We all have that coworker or neighbor who we have repeatedly tried to have conversations with. We try to make small talk about sports, movies, families, yard care, among many other things. Ultimately, we come to the realization that a conversational relationship is just not going to happen. We dust ourselves off, presume it is their loss and decide to stop trying.
Our kids can sometimes block us out as masterfully as that neighbor. None of us want a quiet relationship with our children like our reclusive neighbors, so how do we change that? Here are three important things to remember to help build communication with your kids.
1. Remember, every conversation matters.
The average marathon is just over 55,000 steps. If you were to ask a marathon runner which steps out of the thousands was the most important, they might tell you, "The next one." No single step is of greater importance than the others, each step, whether big or small, leads to the finish line and the ultimate prize.
We all have the same goal and finish line regarding conversations with our kids; We want healthy and growing relationships with our children as they age. We want to be able to talk openly, honestly, and regularly. To reach that goal, we must remind ourselves that every conversation, no matter the topic, leads us toward better communication with our kids.
When your son wants to talk about trading cards or what Marvel character, he thinks is best, or when your daughter wants to share a "funny story" from class or why she feels her lunch table is the best, it is time to pay attention. If we only wait for meaningful conversations, we may be teaching our kids that we are uninterested and or not good listeners. This makes our children hesitant in sharing when significant conversations come along.
2. Show that you're 100% present.
Have you ever driven to a store that looks closed? The lights were dim, there was no movement in the window, and there were no signs at the door. Regardless if they’re actually open, the building’s presentation communicated they did not want customers. In the same way, our posture shows our kids if we are interested in talking or not. A simple question we must ask ourselves whenever we are with our kids is this: Does my posture show I am open or closed for conversation? If the answer is no, it may be time to make a quick change, for example, consider:
- Turning the TV off
- Closing your laptop
- Turn the music in the car off
- Put your phone to the side
- Let dinner wait for a few minutes
- Stop the chore you are doing
- Take out your AirPods
While our kids may not always be ready to talk, we can show to them with our actions that we are ready and open for the business of conversation. Imagine the impact it has when they begin to trust that we are always available.
3. Lean, Listen and Ask.
The first two points are all about getting the conversations started. What do we do to help KEEP conversations going?
A good habit is to remind ourselves to LEAN, LISTEN and ASK.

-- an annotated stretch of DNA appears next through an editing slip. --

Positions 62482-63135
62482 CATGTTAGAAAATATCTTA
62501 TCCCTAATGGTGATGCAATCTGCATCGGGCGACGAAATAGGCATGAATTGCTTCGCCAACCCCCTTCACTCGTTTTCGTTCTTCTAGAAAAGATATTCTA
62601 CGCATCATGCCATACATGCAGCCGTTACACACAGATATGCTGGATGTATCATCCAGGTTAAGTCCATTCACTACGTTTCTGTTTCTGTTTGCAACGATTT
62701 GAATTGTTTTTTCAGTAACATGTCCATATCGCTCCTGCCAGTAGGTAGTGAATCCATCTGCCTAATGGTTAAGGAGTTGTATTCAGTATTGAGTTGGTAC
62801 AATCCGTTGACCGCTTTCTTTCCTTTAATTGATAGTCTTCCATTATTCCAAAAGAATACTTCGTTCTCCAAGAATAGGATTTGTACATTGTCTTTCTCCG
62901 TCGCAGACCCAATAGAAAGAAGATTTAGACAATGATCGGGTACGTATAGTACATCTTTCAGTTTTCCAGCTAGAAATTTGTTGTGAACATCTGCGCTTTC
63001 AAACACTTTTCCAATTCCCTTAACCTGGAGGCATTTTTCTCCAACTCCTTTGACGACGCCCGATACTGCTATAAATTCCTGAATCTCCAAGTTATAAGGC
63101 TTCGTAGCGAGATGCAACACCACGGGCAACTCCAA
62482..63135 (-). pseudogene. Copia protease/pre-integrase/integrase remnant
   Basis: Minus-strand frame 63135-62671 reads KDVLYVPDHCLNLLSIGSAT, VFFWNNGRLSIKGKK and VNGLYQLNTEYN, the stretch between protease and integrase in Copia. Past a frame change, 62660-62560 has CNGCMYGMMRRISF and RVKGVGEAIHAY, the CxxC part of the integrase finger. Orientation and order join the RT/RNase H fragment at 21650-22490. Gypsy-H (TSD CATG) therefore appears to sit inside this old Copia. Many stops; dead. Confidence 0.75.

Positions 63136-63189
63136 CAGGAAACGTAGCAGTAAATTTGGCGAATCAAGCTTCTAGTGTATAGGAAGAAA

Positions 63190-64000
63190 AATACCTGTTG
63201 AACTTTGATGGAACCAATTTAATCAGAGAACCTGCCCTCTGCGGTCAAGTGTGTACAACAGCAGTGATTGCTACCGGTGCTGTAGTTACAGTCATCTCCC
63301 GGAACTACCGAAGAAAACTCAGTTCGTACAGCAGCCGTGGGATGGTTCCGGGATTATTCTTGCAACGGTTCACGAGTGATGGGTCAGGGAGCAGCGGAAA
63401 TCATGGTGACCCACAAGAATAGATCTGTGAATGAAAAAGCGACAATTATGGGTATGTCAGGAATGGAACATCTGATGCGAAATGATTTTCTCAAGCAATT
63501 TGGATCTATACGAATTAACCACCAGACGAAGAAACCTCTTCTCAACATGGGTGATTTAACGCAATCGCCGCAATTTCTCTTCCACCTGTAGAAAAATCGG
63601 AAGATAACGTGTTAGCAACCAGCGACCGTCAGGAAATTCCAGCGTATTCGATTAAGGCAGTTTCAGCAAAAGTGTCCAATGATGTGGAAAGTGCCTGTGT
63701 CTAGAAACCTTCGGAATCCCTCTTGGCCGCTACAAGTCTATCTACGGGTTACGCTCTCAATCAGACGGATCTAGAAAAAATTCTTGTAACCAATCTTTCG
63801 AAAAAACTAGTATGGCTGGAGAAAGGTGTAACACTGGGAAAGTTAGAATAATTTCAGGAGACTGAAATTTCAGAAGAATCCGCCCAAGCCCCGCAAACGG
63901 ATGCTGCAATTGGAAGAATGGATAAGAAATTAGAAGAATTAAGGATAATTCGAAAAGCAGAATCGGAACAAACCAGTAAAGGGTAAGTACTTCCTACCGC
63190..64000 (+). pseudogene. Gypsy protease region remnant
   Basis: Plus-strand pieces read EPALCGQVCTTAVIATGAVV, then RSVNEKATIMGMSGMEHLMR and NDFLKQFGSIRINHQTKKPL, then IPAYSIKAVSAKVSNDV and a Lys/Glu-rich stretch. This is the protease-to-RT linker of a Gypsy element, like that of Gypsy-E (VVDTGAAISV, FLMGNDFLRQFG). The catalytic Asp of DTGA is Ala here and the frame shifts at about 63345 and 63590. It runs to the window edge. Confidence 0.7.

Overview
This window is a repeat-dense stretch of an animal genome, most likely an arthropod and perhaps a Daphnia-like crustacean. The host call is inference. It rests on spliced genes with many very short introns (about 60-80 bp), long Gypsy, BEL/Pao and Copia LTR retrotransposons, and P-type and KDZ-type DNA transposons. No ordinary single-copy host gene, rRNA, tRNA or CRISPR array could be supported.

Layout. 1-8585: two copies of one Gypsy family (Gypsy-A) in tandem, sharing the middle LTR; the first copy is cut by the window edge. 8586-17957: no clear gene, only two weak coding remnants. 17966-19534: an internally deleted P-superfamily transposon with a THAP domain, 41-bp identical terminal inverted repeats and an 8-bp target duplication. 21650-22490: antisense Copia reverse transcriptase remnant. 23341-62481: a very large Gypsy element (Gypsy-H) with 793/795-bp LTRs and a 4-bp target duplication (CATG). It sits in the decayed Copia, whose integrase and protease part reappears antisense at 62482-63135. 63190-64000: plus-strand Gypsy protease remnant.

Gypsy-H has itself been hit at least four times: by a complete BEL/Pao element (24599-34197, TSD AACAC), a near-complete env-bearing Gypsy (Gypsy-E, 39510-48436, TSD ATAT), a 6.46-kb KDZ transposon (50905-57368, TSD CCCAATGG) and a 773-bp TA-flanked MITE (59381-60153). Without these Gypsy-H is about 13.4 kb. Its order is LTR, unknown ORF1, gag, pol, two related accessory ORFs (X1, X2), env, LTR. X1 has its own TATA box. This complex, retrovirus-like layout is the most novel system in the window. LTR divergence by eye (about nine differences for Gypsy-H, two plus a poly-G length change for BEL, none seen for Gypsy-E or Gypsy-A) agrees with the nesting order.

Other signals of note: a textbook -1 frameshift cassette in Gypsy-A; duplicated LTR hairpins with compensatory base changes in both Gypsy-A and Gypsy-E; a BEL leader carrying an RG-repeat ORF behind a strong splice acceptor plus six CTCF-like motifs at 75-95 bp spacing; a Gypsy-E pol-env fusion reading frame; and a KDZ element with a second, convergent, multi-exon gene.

First, LEAN in.
The absolute best listeners are usually the ones that show they are visibly engaging in the conversation. Examples of this are head nods, eye contact, or affirming comments like "mmm," "oh," and "ok." Kids are very receptive to these small gestures. When our kids say, "you're not listening to me," chances are we simply did not LOOK like we were listening.
Second, LISTEN to learn
During conversations, listen intently. There are two types of listening that most people use; we listen to learn, and we listen to speak. Most of us are guilty of only listening to earn our opportunity to contribute to the subject. We hear but only to interject.
When we choose to listen to learn, we retain information differently. We hear what our kids say and learn a lot about them. Our kids are constantly changing. As parents it's easy to assume that there is nothing new about our kids that we can learn. On the contrary every conversation will teach us more about who they are and who they are becoming. We can also take mental notes of important details we want to remember later.
Third, ASK questions.
A thoughtful question can go a long way to showing kids you take them seriously. It shows that you want to hear from them and are actively curious about them and their stories. Ask for further details and perspectives.
Applying these principles is an ongoing choice we can make every day with our kids. It requires thought and purpose on our part. The rewards for this effort can be incredible. Regular communication builds trust, closeness, and comfort. It is true for every relationship, including our relationship with God. The God revealed to us in the Bible shows a highly interested, invested, and always listening father. As we build healthy conversations with our kids, we must also teach them that God is always listening. They can talk with him every minute of each day. God loves us and is always ready to drop everything and hear from us.
The Lord is near to all who call on him, to all who call on him in truth. He fulfills the desire of those who fear him; he also hears their cry and saves them. Psalm 145:18-19
While there is no perfect recipe for communicating with our kids, we hope the tools in this article will be a step in the right direction for every parent to begin using today. Remember it is not about perfect conversations, it’s about being available and making every conversation count.
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